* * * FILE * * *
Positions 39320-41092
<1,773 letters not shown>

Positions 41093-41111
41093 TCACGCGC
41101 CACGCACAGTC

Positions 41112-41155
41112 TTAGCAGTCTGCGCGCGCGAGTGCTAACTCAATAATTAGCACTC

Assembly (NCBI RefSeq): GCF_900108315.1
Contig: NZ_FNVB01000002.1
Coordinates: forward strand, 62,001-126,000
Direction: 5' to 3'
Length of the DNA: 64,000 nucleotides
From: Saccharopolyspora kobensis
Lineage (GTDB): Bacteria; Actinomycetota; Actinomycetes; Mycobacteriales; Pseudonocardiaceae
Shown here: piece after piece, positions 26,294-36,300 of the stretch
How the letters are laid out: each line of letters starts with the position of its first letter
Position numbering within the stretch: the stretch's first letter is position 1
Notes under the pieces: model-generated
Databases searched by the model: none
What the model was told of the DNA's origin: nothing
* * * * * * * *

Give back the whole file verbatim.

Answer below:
Positions 39320-41092
<1,773 letters not shown>

Positions 41093-41111
41093 TCACGCGC
41101 CACGCACAGTC

Positions 41112-41155
41112 TTAGCAGTCTGCGCGCGCGAGTGCTAACTCAATAATTAGCACTC

Assembly (NCBI RefSeq): GCF_900108315.1
Contig: NZ_FNVB01000002.1
Coordinates: forward strand, 62,001-126,000
Direction: 5' to 3'
Length of the DNA: 64,000 nucleotides
From: Saccharopolyspora kobensis
Lineage (GTDB): Bacteria; Actinomycetota; Actinomycetes; Mycobacteriales; Pseudonocardiaceae
Shown here: piece after piece, positions 26,294-36,300 of the stretch
How the letters are laid out: each line of letters starts with the position of its first letter
Position numbering within the stretch: the stretch's first letter is position 1
Notes under the pieces: model-generated
Databases searched by the model: none
What the model was told of the DNA's origin: nothing